Posted by spock | September 30, 2008 11:34 AM

Charles, if you think the past 30 years consisted of free market capitalism, you are gravely mistaken. The trend of socialism for Wall Street and free markets for the rest of us is nothing new. Please go read some Chomsky. Or Nader.

I'm really glad you've got opinions about the bailout formed by some sort of hazy ideology and understanding of the world, but thank god you're not in office.

Posted by BobHall | September 30, 2008 11:36 AM
Posted by You_Gotta_Be_Kidding_Me | September 30, 2008 11:40 AM
Talk of Armageddon, however, is ridiculous scare-mongering. If financial institutions cannot make productive loans, a profit opportunity exists for someone else. This might not happen instantly, but it will happen.
This guy may be from Harvard, but he's a stone-cold moron. Take a look at what happened to Japan during their "lost decade". This guy's philosophy, like most Libertarians', can be summed up as "pain is good for you, if you are other people".
Posted by Fnarf | September 30, 2008 11:51 AM


The lost decade was a direct result of the Japanese Government propping up banks that should have been allowed to fail.

The Japanese Central Bank set interest rates at approximately absolute zero. The easily obtainable credit that had helped create and engorge the real estate bubble continued to be a problem for several years to come, and as late as 1997, banks were still making loans that had a low guarantee of being repaid. Loan Officers and Investment staff had a hard time finding anything to invest in that would return a profit. They would sometimes resort to depositing their block of investment cash, as ordinary deposits, in a competing bank, which would bring howls of complaint from that bank's Loan Officers and Investment staff. Meanwhile, the extremely low interest rate offered for deposits, such as 0.1%, meant that ordinary Japanese savers were just as inclined to put their money under their beds as they were to put it in savings accounts. Correcting the credit problem became even more difficult as the government began to subsidize failing banks and businesses, creating many so-called "zombie businesses".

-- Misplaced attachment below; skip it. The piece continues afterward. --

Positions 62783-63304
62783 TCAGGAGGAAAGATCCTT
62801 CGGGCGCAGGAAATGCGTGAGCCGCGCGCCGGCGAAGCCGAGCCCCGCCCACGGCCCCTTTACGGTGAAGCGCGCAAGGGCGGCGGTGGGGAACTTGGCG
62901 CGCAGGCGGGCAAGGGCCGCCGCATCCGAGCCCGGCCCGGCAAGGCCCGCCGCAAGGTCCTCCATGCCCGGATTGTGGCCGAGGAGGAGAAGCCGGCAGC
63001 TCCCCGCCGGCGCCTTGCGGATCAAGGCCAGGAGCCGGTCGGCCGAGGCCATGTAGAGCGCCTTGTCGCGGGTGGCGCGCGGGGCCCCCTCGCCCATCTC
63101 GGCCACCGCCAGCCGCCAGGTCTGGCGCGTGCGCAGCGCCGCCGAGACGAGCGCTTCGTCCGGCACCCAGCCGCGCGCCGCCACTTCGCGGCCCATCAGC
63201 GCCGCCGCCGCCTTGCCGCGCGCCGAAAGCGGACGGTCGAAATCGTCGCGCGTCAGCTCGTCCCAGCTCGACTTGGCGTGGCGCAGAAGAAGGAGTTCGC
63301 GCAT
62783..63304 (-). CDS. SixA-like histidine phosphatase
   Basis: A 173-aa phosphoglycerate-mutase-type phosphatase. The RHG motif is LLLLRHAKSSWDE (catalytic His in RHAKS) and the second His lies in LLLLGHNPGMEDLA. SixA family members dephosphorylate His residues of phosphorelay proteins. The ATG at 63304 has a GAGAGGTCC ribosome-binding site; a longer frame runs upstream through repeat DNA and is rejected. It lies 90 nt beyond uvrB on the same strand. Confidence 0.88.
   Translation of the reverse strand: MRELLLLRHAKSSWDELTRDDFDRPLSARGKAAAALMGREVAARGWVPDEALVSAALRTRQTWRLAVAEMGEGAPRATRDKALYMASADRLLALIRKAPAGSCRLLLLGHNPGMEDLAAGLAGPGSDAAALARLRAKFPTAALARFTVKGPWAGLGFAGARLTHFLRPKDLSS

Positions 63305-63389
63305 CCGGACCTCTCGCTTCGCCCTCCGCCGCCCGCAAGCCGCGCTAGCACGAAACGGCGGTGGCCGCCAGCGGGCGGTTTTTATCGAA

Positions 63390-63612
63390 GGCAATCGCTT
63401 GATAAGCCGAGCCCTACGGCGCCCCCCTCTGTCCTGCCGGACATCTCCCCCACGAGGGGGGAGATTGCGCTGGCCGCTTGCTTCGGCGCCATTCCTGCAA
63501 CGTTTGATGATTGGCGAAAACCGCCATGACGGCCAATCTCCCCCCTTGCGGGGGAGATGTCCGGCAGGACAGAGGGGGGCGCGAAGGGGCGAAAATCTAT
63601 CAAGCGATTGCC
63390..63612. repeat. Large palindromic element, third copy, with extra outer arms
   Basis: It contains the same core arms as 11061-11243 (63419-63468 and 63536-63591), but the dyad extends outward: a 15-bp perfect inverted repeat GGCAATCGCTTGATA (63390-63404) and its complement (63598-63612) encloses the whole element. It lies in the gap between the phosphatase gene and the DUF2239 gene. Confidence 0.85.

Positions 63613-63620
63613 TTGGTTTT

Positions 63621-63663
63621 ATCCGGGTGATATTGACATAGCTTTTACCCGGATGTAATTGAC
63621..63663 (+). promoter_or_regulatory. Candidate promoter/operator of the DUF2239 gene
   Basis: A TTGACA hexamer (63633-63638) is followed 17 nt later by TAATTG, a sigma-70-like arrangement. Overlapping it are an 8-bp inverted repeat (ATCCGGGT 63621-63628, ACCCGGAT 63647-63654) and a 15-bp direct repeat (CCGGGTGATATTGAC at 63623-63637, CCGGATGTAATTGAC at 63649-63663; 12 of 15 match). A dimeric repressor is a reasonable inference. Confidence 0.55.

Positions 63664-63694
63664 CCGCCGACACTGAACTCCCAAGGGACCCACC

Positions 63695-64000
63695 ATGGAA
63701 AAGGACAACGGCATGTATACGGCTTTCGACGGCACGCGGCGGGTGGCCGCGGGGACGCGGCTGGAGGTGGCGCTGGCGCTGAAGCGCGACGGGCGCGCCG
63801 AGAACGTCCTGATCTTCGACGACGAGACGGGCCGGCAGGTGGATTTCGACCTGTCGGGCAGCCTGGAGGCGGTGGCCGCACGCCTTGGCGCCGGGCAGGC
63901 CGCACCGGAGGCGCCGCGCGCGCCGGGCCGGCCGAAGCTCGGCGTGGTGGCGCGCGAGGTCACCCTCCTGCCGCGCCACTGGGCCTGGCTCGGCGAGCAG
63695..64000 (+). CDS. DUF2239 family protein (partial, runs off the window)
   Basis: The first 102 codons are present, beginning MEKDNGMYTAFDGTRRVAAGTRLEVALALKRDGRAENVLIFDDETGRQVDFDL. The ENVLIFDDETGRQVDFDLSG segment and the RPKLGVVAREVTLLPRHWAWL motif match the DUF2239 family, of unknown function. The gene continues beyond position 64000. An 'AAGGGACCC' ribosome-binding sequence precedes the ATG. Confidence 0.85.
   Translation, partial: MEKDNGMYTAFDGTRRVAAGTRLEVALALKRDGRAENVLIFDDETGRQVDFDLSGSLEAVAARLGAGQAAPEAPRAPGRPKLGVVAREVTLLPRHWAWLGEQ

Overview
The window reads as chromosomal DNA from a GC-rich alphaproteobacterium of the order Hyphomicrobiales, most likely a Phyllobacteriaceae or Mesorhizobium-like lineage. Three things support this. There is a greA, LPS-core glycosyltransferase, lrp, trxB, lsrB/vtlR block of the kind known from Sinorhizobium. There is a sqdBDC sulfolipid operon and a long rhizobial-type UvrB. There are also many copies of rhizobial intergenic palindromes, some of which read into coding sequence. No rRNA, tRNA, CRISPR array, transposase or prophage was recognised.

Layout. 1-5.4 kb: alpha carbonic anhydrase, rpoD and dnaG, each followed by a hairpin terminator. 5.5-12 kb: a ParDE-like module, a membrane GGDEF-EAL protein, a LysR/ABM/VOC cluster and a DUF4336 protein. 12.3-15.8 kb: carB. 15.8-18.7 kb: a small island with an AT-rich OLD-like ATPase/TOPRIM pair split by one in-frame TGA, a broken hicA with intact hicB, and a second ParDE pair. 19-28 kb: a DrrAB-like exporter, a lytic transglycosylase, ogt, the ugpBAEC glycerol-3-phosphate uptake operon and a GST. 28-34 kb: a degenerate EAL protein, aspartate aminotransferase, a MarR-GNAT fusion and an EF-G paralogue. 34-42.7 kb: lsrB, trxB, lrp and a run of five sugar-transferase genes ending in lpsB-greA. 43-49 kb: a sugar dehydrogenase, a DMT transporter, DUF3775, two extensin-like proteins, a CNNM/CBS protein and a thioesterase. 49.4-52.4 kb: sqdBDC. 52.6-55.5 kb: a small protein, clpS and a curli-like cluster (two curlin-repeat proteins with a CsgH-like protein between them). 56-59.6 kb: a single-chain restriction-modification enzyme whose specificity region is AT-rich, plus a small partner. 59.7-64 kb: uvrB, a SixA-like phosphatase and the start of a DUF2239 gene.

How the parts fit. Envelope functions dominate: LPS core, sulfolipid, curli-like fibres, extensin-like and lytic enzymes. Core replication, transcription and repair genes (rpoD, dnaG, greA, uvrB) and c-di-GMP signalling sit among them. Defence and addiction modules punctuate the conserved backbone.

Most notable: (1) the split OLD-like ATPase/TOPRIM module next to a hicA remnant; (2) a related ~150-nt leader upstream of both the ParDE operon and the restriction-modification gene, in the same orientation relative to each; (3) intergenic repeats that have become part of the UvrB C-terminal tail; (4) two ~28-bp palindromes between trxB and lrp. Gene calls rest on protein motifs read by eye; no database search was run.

Posted by You_Gotta_Be_Kidding_Me | September 30, 2008 12:00 PM

The most straightforward and likely the only effective solution would be for the government to buy new shares in troubled banks, infusing them with liquidity to help them meet their cash flow issues. We aren't going down that road because congress wants to butter Wall Streets bread, not own it's meat, or something like that.

Posted by kinaidos | September 30, 2008 12:29 PM

I would be more hopeful regarding the demise of neoliberalism if two of its main proponents from the Clinton administration, Robert Rubin and Laura Tyson, were not on Obama's economics team. Rubin was a prime mover behind the banking deregulation that has now come home to roost and shit all over us, and Tyson could not ship jobs overseas fast enough. With Democrats like these, who needs Repugnicunts?

You would think that Howard Dean would remember his own line about "the Democratic wing of the Democratic Party" and help recruit some economists who belong to it. Robert Reich? Paul Krugman? ANYBODY BUT RUBIN!

Despite the manifest failures of deregulation, the Republicans are not going to stop pushing for it (or Social Security privitazation). The least the Democrats could do is stop helping them and start loudly and publicly calling bullshit on it. Unfortunately, most of them are too addicted to corporate fund raising to promote any freaky liberal shit. With his ability to raise money from the Netroots, Obama should set a higher standard, but sadly is not.

Posted by Buck | September 30, 2008 12:58 PM

I keep hearing that credit has siezed up. On the other hand I keep hearing Americans owe too much debt. We're a consumer nation so credit must be easy. We're too sucked in by sales gimmicks and get ourselves into ridiculous amounts of debt. Huh?

Posted by Vince | September 30, 2008 1:40 PM

vince... i'm not sure i catch your point. credit can seize up and there can be too much debt at the same time. not only that, there are different kinds of credit and debit. not all credit is seized.

Posted by infrequent | September 30, 2008 1:54 PM

It will be soon.

Now is not a good time to be late on your credit card payments.

Posted by Fnarf | September 30, 2008 2:16 PM